28 per cent of the cars are gone from the center of Oslo – City Council has started work on removing more

Bike IniativeThe 100 metre long bike path in front of the Oslo City Hall. Photo: Jon Haugan
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More than one in four cars have disappeared from the center of Oslo from 2016 to 2019, a new report shows.

A traffic count and report from Sweco, commissioned by the City Environment Agency (Bymiljøetaten) in Oslo, shows that the number of cars has reduced by 28 per cent from the center of Oslo during this period, VG writes.

At the same time, the Oslo City Council has removed parking spaces, closed streets for driving and increased road toll and parking tariffs.

“It is impossible to quantify how much of the decrease in car traffic is due to individual measures. But there is a high likelihood that the measures of ‘Bilfritt byliv’ (Car-free city life) have contributed to this reduction,” says Sweco civil engineer Mattias Stridh.

Stridh, who is responsible for the report, specifically points to the removal of parking spaces as a measure that is most likely to have an effect.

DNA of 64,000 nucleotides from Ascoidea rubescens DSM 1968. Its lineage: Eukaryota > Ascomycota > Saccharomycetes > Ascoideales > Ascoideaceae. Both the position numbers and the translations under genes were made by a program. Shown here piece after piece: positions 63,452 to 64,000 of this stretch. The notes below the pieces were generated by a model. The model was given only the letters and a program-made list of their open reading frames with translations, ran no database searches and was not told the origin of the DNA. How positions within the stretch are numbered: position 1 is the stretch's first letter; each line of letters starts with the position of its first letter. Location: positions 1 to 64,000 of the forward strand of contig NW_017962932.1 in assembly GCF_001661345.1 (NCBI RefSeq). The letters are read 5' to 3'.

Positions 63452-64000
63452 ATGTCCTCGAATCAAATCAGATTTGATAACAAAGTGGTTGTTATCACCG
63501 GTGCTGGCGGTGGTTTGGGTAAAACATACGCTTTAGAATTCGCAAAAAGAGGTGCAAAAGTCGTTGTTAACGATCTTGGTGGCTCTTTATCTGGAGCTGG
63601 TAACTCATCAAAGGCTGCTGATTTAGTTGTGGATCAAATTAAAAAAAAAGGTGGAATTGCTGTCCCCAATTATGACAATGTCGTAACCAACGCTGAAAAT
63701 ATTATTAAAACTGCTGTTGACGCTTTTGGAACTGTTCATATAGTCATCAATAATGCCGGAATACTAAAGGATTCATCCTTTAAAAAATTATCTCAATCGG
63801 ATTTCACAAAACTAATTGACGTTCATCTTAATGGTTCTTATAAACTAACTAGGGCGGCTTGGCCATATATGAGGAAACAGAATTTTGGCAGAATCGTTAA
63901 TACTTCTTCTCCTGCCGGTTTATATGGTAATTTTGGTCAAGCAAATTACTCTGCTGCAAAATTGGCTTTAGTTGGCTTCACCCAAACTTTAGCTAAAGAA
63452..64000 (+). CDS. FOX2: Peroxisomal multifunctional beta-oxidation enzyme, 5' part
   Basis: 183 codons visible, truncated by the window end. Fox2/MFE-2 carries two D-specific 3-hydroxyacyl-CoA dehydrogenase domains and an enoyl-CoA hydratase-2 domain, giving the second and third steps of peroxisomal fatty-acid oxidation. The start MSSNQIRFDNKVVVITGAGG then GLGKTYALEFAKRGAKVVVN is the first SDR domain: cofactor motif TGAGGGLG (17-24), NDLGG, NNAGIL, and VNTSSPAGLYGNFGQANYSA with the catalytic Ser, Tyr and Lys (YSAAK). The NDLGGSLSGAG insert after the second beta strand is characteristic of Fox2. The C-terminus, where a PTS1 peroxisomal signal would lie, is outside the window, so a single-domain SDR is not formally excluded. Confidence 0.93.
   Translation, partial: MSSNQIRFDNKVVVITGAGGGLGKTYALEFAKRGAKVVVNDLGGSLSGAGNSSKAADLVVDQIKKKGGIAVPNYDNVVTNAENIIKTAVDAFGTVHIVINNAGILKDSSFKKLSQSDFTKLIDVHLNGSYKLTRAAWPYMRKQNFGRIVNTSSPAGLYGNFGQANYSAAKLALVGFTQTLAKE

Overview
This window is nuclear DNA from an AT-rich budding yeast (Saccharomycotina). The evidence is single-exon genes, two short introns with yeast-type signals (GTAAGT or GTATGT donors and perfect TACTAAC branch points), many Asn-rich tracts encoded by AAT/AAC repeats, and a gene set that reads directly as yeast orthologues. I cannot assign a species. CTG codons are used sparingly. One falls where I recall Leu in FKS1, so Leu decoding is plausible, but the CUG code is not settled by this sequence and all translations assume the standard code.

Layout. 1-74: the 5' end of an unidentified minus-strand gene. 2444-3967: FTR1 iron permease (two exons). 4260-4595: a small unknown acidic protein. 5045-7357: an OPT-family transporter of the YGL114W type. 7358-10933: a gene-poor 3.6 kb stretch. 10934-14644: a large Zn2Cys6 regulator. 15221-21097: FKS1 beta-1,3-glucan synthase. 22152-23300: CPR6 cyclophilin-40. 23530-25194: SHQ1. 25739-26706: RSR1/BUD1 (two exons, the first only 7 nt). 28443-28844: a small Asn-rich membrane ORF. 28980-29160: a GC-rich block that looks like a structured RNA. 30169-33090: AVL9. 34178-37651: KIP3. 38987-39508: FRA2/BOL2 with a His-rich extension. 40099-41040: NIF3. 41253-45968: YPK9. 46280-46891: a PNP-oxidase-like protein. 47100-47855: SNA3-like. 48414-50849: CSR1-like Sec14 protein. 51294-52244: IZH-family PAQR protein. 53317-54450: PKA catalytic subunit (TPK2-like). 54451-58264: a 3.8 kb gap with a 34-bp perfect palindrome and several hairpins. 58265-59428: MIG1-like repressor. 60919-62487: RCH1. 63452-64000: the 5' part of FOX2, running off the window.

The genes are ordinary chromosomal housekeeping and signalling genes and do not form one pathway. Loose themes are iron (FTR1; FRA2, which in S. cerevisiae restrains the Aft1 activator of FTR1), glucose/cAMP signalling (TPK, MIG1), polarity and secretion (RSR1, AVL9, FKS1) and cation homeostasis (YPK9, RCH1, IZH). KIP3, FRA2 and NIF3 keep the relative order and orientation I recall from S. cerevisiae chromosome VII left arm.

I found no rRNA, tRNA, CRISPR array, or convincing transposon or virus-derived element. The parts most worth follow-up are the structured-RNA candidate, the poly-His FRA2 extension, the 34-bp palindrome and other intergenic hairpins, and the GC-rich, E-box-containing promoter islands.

Transport Councilor Arild Hermstad (Miljøpartiet De Grønne) says the measures for a car-free city life overall have led to less car traffic in the center of Oslo, but also points to more collective measures, such as building bike lanes and higher road tolls as, other methods that have helped to reduce car traffic.

City Development Councilor Hanna Marcussen (MDG) tells the newspaper that they are far from reaching the target, and that they will now start work on reducing car traffic further.

© NTB Scanpix / #Norway Today

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